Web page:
Beyond Meat posts surprise loss as inventories drop and restaurant sales dip


(Reuters) – Beyond Meat BYND.O on Monday posted a surprise quarterly loss and lower than expected sales, penalized by weaker demand for its plant-based meat in restaurants and retail stores after a sharp increase at the start of the COVID-19 pandemic.

Shares fell 29%, as sales increased at their slowest pace since the company’s IPO in May 2019. They had closed 4%, in part due to McDonald’s Corp. MCD.N decision to launch a new line of plant-based meat options called “McPlant,” which was seen as the chain developing its own line of mock meats.

Several reports called the decision by the world’s largest burger chain earlier today to end Beyond Meat’s partnership with the company, but chief executive Ethan Brown said it was “grossly overkill.”

“Our relationship with McDonald’s is good. It’s really strong. Our work there on behalf of what they do continues, ”he said. McDonald’s declined to comment on its suppliers, however.

Beyond Meat also said it co-created the plant-based patty for McPlant after working on the development of a so-called “PLT” burger, which was tested in Canada earlier this year.

Brown said Beyond Meat will sell its burgers at 7,000 locations at pharmacy health care company CVS Health Corp. CVS.N in the United States, as more and more people are shopping there. The company will also sell its Beyond meatballs at 5,000 CVS pharmacies.

SLOWEST QUARTER

After a nearly 200% increase in retail sales in the last quarter, growth slowed to 40.5% in the third quarter, as consumers who stocked their freezers with Beyond Meats sausages, burgers and meatballs at the start of the season. pandemic, slowing down purchases.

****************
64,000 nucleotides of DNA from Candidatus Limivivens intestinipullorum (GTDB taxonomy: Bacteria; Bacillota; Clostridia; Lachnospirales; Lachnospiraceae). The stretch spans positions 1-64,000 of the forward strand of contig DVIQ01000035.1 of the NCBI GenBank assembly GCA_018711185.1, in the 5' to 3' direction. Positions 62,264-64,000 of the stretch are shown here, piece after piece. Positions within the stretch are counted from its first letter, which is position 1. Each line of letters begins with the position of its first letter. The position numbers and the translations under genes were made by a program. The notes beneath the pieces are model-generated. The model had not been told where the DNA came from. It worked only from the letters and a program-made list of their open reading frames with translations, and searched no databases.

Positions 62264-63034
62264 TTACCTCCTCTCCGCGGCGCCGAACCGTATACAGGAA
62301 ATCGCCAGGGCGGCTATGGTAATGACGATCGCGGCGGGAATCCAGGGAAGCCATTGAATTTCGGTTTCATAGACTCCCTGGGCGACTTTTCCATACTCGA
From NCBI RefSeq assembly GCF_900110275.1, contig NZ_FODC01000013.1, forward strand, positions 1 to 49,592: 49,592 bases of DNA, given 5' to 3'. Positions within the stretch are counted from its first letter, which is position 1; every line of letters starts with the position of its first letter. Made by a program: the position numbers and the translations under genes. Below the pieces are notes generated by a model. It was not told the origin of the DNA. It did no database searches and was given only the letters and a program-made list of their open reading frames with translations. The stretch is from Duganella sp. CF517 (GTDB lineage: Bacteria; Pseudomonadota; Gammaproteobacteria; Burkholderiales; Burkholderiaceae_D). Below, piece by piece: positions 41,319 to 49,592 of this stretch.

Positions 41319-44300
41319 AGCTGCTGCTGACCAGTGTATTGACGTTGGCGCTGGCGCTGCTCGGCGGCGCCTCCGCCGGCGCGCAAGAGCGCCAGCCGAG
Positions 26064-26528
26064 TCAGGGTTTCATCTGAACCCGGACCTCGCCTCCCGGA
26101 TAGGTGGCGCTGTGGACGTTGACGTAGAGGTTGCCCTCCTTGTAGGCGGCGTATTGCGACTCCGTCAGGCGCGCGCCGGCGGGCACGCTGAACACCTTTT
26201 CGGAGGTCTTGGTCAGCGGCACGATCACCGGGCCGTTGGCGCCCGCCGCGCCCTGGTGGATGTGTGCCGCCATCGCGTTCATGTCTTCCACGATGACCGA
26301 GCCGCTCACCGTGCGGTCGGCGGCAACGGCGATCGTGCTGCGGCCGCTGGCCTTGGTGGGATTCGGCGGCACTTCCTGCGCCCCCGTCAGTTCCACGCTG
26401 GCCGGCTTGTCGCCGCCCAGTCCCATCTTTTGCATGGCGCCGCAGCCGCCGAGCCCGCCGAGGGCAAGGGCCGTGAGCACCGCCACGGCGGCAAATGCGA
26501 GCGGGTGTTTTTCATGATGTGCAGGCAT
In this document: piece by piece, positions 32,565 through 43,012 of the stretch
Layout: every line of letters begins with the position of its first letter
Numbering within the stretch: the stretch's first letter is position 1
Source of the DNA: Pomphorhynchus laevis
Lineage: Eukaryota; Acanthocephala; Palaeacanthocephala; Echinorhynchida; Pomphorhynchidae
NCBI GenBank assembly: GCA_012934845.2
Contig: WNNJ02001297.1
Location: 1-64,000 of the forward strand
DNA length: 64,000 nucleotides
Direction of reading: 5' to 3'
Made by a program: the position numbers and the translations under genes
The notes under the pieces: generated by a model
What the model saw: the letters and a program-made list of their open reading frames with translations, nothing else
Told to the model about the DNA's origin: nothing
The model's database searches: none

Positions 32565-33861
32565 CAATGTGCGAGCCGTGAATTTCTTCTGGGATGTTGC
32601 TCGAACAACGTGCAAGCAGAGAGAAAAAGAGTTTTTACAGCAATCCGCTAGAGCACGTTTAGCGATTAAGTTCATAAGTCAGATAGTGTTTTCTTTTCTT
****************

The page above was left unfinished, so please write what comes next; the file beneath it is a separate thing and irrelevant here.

The company has also been hit by a sharp drop in sales at establishments such as universities and offices due to the COVID-19 pandemic as well as launch delays with some of its fast food partners.

Restaurant sales in the United States fell 11.1% in the quarter, as Beyond spent more than expected to deal with the fallout from weak restaurant demand.

Excluding items, the company posted a loss of 28 cents per share compared to analysts’ expectations of a profit of 5 cents.

Net sales rose 2.7% to $ 94.4million (£ 71.83million), but largely missed the estimate of $ 132.81million.

The company decided to keep its outlook on hold, saying it was unable to predict the impact of COVID-19 on its business for the remainder of the year.

Additional reporting by Praveen Paramasivam in Bangalore; Editing by Aditya Soni and Arun Koyyur


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